Pregnant women, mothers in South more vulnerable to poor health, study finds

Around the South


RALEIGH, N.C. (WNCN) — Pregnant women and mothers in the South — and in some pockets of North Carolina — are more vulnerable to poor health than in other regions of the U.S., a study found.

The Maternal Vulnerability Index produced by public health think tank Surgo Ventures ranks states and counties across the country according to how vulnerable women there are to poor pregnancy outcomes, with higher scores worse than lower ones.

Billed as the first data tool of its kind that reaches the county level, the study weighs 43 indicators that cover six factors: Reproductive healthcare, physical health, mental health and substance abuse, general healthcare, socioeconomic determinants and physical environment.


North Carolina’s score of 76 is considered high with exceptionally high scores in physical health (88) and general healthcare (80). But its overall score is lower than that of neighboring South Carolina (92).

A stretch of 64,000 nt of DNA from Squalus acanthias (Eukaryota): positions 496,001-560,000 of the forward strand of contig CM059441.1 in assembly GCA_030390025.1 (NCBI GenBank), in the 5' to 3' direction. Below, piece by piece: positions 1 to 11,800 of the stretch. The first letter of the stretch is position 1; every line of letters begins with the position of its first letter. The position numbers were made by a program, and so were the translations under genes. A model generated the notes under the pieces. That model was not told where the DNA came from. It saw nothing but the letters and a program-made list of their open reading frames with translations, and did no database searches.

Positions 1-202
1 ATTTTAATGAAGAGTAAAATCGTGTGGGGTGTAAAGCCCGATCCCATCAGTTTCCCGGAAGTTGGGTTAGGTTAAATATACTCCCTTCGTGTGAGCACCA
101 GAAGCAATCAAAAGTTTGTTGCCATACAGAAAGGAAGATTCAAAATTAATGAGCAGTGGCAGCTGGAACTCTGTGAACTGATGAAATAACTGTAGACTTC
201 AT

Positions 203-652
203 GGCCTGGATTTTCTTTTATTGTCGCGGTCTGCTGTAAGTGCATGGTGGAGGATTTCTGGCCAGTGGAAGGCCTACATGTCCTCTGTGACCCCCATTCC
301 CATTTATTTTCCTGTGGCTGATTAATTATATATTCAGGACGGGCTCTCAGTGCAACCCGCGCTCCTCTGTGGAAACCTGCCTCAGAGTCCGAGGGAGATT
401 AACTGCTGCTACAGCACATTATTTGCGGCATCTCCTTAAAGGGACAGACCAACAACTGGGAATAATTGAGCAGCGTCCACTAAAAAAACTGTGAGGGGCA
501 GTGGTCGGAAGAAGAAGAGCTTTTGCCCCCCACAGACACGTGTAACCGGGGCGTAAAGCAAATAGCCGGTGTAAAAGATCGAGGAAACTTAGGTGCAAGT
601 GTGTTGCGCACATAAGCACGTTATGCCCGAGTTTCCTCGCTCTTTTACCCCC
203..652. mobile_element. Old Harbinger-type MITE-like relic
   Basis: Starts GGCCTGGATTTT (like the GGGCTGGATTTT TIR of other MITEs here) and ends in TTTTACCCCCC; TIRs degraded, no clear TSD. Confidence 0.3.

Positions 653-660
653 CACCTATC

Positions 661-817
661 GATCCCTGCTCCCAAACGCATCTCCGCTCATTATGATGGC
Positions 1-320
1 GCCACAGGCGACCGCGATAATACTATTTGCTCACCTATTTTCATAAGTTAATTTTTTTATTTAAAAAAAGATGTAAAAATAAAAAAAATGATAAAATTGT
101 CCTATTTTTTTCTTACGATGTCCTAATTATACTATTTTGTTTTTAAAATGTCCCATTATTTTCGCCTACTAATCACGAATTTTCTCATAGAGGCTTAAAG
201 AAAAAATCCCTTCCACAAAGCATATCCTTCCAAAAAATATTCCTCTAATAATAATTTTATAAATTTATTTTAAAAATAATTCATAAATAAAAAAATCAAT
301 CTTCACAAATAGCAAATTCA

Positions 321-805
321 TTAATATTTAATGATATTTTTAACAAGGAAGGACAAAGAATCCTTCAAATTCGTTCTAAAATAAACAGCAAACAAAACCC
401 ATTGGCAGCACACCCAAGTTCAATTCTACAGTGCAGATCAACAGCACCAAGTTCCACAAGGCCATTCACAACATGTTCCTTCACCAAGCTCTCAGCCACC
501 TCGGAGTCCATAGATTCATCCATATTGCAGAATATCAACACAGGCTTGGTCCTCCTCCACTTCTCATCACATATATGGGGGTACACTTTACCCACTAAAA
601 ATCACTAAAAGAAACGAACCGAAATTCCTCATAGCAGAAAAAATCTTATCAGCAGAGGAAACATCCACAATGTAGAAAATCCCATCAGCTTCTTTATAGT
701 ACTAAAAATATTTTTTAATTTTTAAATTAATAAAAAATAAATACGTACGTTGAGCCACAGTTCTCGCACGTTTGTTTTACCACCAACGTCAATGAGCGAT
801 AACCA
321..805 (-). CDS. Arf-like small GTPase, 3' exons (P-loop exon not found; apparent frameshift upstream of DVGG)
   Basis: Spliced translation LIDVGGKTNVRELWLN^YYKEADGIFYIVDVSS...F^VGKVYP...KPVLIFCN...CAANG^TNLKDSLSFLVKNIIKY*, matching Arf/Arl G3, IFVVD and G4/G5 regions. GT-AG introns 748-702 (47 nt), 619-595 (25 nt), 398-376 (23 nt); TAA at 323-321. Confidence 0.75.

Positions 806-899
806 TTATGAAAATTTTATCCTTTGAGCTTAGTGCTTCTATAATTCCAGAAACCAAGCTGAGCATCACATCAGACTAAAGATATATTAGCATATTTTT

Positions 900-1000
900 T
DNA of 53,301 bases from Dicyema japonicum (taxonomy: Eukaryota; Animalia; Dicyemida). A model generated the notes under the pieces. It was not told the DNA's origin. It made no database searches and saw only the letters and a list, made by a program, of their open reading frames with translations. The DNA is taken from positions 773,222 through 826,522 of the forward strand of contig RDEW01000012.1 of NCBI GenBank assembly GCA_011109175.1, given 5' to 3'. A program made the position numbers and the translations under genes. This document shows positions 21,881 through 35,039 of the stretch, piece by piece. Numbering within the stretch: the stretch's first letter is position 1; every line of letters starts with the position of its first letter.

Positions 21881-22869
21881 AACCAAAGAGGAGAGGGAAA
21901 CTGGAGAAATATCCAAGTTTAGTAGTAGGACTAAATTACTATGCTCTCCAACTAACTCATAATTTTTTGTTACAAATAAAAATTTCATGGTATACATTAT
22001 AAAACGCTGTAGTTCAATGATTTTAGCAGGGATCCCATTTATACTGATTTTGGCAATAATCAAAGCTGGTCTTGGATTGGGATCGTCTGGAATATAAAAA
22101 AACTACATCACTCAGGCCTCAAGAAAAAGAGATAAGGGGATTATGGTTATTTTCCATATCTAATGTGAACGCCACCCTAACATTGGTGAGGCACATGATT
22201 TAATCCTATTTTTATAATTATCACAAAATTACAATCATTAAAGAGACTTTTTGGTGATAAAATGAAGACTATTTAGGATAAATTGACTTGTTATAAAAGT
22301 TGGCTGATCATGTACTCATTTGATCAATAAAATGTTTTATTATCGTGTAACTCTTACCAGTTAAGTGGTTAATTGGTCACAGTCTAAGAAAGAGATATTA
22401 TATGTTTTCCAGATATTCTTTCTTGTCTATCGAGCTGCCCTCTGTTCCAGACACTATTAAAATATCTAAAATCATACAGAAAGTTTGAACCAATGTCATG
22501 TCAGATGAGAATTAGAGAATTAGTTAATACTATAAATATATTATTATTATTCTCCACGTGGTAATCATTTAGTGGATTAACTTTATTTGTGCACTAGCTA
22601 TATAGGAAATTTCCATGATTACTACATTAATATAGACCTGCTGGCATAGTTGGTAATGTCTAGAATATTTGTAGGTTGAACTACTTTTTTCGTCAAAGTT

At the county level, some counties in the northeastern corner of North Carolina and along the South Carolina border received some of the highest scores. 

Montgomery and Robeson counties each received a 91 with socioeconomic factors pushing both of their scores higher.

Meanwhile, Wake (12) and Orange (20) counties both received low scores. 

It also finds Black and Native American women of reproductive age are more likely to live in conditions that don’t correspond with good maternal health.

“When it comes to a mother’s health and survival, the United States fares worst among high-income countries, and what’s been even less carefully explored is the degree to which a woman’s environment contributes to her risk of pregnancy-related death or other poor health outcomes,” said Dr. Sema K. Sgaier, Surgo’s co-founder and an affiliate assistant professor of global health at the University of Washington.

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